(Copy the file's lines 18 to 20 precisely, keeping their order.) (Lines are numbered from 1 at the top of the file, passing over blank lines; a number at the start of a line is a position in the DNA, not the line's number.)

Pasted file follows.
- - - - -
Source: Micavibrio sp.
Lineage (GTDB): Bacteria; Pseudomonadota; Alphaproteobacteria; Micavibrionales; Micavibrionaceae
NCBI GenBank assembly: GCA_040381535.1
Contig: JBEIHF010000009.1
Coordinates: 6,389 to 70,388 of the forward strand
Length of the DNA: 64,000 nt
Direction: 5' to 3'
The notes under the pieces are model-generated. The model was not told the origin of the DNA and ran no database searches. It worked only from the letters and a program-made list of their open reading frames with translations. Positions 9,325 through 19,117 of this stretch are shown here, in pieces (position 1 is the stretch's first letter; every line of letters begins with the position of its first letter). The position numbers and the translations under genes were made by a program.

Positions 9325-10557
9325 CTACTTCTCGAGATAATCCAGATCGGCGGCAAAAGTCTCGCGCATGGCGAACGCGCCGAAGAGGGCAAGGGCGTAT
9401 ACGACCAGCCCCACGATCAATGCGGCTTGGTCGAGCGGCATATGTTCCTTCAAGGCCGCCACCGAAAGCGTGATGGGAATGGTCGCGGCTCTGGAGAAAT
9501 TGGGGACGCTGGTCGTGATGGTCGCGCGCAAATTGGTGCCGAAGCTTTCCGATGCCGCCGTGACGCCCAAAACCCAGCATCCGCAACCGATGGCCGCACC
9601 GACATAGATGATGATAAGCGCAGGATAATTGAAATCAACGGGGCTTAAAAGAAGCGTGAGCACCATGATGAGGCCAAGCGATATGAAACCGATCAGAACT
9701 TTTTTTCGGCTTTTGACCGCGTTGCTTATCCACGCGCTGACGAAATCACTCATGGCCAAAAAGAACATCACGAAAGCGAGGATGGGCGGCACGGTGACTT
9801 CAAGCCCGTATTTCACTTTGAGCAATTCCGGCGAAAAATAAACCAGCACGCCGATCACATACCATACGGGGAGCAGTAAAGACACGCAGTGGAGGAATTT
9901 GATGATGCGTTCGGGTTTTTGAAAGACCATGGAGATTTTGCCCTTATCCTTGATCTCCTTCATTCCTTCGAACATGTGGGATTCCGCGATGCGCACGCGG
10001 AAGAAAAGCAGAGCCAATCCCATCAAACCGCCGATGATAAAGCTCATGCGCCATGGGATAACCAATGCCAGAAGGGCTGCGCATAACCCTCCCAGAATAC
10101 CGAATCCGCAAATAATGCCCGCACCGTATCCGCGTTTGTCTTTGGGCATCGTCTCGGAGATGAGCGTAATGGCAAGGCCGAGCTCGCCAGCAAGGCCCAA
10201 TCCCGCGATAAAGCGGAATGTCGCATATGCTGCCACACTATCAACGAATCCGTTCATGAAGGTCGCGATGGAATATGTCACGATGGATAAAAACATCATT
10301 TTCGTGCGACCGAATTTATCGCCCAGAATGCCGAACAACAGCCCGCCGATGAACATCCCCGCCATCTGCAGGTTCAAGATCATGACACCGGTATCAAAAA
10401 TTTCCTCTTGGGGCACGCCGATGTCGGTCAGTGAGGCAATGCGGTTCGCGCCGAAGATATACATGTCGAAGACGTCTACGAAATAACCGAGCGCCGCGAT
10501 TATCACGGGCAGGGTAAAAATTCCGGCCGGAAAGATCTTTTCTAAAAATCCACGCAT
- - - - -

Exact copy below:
10101 CGAATCCGCAAATAATGCCCGCACCGTATCCGCGTTTGTCTTTGGGCATCGTCTCGGAGATGAGCGTAATGGCAAGGCCGAGCTCGCCAGCAAGGCCCAA
10201 TCCCGCGATAAAGCGGAATGTCGCATATGCTGCCACACTATCAACGAATCCGTTCATGAAGGTCGCGATGGAATATGTCACGATGGATAAAAACATCATT
10301 TTCGTGCGACCGAATTTATCGCCCAGAATGCCGAACAACAGCCCGCCGATGAACATCCCCGCCATCTGCAGGTTCAAGATCATGACACCGGTATCAAAAA